- exposure to a low level of a particular irritant, such as an industrial chemical, over a long period
Examples of diseases and conditions that include chronic inflammation:
Rheumatoid arthritis involves chronic inflammation.
Although damaged tissue cannot heal without inflammation, chronic inflammation can eventually cause several diseases and conditions including some cancers, rheumatoid arthritis, atherosclerosis, periodontitis, and hay fever.
Inflammation needs to be well managed.
Is inflammation painful?
When people have inflammation, it often hurts.
People will feel pain, stiffness, discomfort, distress, and even agony, depending on the severity of the inflammation. The type of pain varies. It can be described as constant and steady, throbbing and pulsating, stabbing, or pinching.
Inflammation primarily causes pain because the swelling pushes against the sensitive nerve endings. This sends pain signals to the brain.
Other biochemical processes also occur during inflammation. They affect how nerves behave, and this can enhance pain.
As mentioned earlier in this article, inflammation is part of the healing process. Sometimes, reducing inflammation is helpful, though not always necessary.
Non-steroidal anti-inflammatory drugs (NSAIDs) can be taken to alleviate the pain caused by inflammation.
They counteract an enzyme that contributes to inflammation. This either prevents or reduces pain.
Examples of NSAIDs include naproxen, ibuprofen, and aspirin, which are available to purchase online.
Avoid the long-term use of NSAIDs unless advised by a doctor. They increase a person’s risk of stomach ulcers, which can result in severe, life-threatening bleeding.
NSAIDs may also worsen asthma symptoms, cause kidney damage, and increase the risk of having a stroke or heart attack.
Acetaminophen, such as paracetamol or Tylenol, can reduce pain without affecting the inflammation. They may be ideal for those wishing to treat just the pain while allowing the healing factor of the inflammation to run its course.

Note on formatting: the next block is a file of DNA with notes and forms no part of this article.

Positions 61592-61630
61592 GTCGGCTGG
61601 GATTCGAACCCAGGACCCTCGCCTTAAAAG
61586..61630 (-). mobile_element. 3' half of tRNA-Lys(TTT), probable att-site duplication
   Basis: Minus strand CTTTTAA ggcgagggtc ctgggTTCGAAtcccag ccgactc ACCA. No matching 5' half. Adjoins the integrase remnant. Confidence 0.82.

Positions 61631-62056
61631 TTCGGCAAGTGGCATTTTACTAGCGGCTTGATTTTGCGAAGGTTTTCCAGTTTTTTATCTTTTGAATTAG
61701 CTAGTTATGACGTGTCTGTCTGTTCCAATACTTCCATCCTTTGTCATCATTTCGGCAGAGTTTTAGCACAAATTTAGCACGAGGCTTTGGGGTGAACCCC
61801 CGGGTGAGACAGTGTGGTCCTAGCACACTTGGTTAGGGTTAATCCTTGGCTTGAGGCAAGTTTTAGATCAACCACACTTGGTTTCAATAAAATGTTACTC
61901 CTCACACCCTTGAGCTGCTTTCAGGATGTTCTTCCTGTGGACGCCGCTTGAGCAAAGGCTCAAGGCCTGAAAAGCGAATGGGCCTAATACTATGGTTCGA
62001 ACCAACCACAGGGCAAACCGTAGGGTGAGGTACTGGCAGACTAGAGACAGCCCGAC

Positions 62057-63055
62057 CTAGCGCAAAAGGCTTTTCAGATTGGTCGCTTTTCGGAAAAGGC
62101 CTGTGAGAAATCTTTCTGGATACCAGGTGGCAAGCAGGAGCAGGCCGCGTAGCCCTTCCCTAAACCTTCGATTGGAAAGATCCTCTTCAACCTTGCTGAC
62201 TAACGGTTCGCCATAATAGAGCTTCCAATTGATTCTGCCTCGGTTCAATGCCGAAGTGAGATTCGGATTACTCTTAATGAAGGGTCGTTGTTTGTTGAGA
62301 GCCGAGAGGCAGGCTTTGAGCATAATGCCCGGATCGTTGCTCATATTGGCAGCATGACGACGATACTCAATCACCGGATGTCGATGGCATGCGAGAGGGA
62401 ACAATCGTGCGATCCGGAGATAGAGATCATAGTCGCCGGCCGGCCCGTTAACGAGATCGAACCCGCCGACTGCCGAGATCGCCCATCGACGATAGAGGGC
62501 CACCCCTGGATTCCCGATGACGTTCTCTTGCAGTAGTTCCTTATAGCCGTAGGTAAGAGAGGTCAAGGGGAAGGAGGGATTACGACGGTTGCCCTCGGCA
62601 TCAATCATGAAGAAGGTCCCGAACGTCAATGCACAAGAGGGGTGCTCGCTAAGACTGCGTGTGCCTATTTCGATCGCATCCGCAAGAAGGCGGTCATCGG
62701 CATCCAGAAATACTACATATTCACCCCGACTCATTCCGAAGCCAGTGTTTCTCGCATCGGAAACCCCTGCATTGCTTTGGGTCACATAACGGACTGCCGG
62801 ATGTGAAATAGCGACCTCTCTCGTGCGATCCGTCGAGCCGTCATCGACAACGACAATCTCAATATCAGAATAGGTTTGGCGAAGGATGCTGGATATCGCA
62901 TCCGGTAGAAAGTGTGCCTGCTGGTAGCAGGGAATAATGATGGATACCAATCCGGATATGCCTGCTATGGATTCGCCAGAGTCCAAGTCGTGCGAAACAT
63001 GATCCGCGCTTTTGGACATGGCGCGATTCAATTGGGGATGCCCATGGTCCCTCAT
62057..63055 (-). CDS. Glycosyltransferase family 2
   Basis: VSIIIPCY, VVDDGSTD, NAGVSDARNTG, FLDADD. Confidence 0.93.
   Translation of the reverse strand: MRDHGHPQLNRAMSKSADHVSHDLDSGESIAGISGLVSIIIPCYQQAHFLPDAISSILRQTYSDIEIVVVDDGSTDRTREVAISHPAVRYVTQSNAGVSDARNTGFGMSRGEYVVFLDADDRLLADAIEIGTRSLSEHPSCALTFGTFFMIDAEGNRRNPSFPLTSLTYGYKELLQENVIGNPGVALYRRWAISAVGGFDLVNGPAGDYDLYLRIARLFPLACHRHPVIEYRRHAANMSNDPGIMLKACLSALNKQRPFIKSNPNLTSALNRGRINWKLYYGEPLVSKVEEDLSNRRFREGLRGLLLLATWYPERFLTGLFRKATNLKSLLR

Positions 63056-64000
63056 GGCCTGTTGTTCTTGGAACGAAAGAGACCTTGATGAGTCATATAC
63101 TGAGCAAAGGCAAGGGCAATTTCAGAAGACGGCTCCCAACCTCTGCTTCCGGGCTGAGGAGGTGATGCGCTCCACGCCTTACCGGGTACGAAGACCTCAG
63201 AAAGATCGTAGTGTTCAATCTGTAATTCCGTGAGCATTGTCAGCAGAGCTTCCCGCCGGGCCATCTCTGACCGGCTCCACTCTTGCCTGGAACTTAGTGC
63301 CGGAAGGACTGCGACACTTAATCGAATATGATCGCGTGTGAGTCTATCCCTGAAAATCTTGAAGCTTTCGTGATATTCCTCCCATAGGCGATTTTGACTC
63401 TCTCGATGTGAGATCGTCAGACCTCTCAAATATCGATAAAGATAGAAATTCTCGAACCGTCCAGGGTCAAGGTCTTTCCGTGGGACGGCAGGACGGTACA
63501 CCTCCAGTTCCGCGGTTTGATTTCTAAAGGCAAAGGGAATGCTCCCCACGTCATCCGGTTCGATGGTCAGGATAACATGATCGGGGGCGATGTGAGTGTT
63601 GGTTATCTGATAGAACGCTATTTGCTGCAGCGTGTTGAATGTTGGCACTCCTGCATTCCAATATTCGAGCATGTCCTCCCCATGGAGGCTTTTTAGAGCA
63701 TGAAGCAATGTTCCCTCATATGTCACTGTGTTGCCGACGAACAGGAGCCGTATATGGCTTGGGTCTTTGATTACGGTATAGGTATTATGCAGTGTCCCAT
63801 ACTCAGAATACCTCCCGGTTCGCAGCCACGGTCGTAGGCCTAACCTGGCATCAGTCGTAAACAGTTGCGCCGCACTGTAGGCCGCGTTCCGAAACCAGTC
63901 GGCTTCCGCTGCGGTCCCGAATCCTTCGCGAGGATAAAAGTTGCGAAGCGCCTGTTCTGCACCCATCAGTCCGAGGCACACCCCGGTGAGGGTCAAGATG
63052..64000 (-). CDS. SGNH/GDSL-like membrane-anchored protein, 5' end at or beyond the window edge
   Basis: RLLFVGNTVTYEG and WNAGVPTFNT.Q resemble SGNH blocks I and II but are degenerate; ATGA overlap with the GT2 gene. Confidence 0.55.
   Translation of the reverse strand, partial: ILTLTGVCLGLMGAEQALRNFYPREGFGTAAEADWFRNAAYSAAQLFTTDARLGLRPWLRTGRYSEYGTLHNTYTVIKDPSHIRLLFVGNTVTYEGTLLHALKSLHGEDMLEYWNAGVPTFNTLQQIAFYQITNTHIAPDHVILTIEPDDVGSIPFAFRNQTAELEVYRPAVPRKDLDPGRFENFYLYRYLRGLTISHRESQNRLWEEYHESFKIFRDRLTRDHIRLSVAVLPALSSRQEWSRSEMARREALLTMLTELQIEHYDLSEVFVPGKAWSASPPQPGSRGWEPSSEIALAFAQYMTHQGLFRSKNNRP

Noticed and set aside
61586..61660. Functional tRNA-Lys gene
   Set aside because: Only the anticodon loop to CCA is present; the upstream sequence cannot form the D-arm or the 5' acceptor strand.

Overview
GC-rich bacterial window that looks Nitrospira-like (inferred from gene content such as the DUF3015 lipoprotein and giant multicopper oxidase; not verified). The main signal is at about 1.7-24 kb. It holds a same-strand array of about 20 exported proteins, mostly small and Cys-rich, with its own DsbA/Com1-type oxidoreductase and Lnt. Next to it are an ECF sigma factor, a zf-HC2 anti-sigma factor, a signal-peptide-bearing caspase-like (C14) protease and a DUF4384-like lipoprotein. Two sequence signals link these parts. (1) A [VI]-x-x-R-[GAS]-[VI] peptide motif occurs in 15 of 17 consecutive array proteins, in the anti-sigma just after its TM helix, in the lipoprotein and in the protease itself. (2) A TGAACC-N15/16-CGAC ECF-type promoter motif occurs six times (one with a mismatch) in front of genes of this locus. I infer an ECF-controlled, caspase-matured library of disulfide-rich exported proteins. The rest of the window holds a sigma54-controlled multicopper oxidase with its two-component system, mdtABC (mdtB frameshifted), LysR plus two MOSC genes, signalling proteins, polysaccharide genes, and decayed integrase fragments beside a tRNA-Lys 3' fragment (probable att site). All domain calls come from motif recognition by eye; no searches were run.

Corticosteroids, such as cortisol, are a class of steroid hormones that prevent a number of mechanisms involved in inflammation.
There are two sets of corticosteroids:
Glucocorticoids: These are prescribed for a range of conditions, including:
- temporal arteritis
- inflammatory bowel disease (IBS)
- systemic lupus
- allergic reactions
Creams and ointments may be prescribed for inflammation of the skin, eyes, lungs, bowels, and nose.
Mineralocorticoids: These are used to treat cerebral salt wasting, and to replace important hormones for patients with adrenal insufficiency.
The side effects of corticosteroids are more likely if taken by mouth. Taking them with inhalers or injections can reduce the risk.
Inhaled medications, such as those used long-term to treat asthma, raise the risk of developing oral thrush. Rinsing the mouth out with water after each use can help prevent oral thrush.
Glucocorticoids can also cause Cushing’s syndrome, while mineralocorticoids can cause high blood pressure, low blood potassium levels, connective tissue weakness, and problems with the levels of acids and alkalis in body tissue.
Herbs for inflammation
Discuss any possible use of herbal supplements with a doctor.
Harpagophytum procumbens: Also known as devil’s claw, wood spider, or grapple plant, this herb comes from South Africa and is related to sesame plants. Some research has shown it may have anti-inflammatory properties. Various brands are available to purchase online.
Hyssop: This is mixed with other herbs, such as licorice, for the treatment of some lung conditions, including inflammation. The essential oils of hyssop can lead to life-threatening convulsions in laboratory animals. Caution is advised.
Ginger: This has been used for hundreds of years to treat dyspepsia, constipation, colic, and other gastrointestinal problems, as well as rheumatoid arthritis pain. Ginger may be purchased online in supplement form.
Turmeric: Current research is looking into the possible beneficial effects of turmeric in treating arthritis, Alzheimer’s disease, and some other inflammatory conditions. Curcumin, a substance found in turmeric, is being invested for the treatment of several illnesses and disorders, including inflammation. Supplements with turmeric and curcumin are available.
Cannabis: This contains a cannabinoid called cannabichromene, which has been shown to have anti-inflammatory properties. However, cannabis is not legal in many places.
There are several foods that can have been shown to help reduce the risk of inflammation, including:
- olive oil
- nuts, such as walnuts and almonds
- leafy greens, including spinach and kale
- fatty fish, such as salmon and mackerel
- fruit, including blueberries and oranges
Avoid eating foods that aggravate inflammation, including:
- fried foods, including French fries
- white bread, pastry, and other foods that contain refined carbohydrates
- soda and sugary drinks
- red meat
- margarine and lard
While these dietary solutions do not alone hold the key to controlling inflammation, they can help prime the immune system to react in a measured way.
Source: medicalnewstoday.com ~ By: